Finnart Ocean Terminal

(Finnart Oil Terminal)

Incongruously located on the eastern shore of picturesque Loch Long, the Finnart Ocean Terminal is a petrochemical transfer facility, bisected by the A814 road, 2 miles (3.5 km) north of Garelochhead. It comprises a series of jetties which extend into the loch, with a tank farm built into the hillside. Since 1954, the facility has been connected by a 58-mile (93-km) pipeline system to the Grangemouth Oil Refinery on the opposite coast of the country. The deep berth of the terminal can accept very large tankers up to 324,000 tonnes and crude oil is piped though a 0.51m (20 inch) pipe to Grangemouth, while refined products are returned through a separate 0.3m (12 inch) pipe for export.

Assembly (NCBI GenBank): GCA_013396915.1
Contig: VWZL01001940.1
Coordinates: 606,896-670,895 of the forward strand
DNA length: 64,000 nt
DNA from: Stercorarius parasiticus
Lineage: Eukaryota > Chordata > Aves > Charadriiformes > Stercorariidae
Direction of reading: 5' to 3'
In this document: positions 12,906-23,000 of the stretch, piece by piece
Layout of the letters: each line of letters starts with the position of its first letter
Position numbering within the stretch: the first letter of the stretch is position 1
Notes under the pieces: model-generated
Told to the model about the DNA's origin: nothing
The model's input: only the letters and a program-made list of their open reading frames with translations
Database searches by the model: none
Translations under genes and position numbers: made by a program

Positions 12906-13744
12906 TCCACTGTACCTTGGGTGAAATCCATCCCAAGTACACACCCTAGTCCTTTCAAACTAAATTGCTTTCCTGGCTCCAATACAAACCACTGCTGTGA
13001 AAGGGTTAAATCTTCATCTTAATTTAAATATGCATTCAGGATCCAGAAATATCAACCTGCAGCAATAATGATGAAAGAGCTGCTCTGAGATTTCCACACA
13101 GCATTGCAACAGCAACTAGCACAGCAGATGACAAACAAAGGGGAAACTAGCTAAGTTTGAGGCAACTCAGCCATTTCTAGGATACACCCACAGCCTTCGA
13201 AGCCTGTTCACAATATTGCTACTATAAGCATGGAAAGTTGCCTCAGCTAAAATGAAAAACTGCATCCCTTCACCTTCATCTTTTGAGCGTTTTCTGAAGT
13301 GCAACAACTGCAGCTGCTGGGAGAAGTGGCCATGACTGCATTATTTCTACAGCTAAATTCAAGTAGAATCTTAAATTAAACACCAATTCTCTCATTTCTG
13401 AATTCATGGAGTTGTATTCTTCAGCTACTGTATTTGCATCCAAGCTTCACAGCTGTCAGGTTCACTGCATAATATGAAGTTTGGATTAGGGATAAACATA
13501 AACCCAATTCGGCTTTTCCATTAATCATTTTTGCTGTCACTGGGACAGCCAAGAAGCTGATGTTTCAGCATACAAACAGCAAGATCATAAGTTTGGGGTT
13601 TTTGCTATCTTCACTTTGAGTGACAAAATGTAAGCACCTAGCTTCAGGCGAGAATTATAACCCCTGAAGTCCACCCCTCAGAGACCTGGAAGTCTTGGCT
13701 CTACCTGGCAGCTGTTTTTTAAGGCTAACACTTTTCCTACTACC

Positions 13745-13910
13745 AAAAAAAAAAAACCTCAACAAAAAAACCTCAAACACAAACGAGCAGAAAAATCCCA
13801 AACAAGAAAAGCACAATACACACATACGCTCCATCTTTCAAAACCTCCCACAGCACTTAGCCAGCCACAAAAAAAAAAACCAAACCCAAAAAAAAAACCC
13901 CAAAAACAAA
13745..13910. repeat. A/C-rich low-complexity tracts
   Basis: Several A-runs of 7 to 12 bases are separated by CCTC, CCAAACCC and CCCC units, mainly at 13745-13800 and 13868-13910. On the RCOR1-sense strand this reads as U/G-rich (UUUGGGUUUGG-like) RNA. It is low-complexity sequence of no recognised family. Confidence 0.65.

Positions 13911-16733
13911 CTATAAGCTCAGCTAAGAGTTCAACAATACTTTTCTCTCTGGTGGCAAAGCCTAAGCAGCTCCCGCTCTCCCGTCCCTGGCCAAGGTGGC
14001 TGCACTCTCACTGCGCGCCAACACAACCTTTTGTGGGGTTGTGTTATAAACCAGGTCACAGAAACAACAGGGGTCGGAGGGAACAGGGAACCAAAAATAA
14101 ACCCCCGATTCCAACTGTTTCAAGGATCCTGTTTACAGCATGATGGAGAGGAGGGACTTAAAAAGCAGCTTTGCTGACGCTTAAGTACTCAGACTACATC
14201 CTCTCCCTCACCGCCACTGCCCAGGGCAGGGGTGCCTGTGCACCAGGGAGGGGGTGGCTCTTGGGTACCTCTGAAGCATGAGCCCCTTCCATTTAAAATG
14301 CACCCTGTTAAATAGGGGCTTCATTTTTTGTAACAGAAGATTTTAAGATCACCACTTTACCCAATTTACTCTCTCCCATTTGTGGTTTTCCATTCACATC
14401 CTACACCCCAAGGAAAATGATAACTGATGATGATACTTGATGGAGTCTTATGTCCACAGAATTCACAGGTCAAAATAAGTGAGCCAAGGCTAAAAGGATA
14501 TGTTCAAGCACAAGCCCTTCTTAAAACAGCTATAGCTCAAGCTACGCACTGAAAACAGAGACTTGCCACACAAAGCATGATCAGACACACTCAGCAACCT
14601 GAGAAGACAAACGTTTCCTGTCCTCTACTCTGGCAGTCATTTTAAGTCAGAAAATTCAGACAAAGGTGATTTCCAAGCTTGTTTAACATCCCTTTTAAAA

The terminal was built 1942-44 on the Arddarroch and Finnart estates by the US Navy as an oil jetty, connected by a pipeline to Old Kilpatrick and to Rosneath. Arddarroch House is a substantial gabled villa built in 1838 for John McVicar, a Glasgow merchant, by William Burn (1789 - 1870). It was extended 1846-47 by David Bryce (1803-76) and now forms offices for the oil terminal. Finnart House, also by Burn, was built c.1835 for ship-builder John MacGregor and was later the country seat of Edward Caird, the Dundee jute baron and his daughter Emma Grace Marryat, but today lies empty. The parkland associated with both mansions has been lost. The terminal was operated by British Petroleum (BP) until 2005, when its ownership passed to INEOS, a privately-held British-based multi-national chemicals company.

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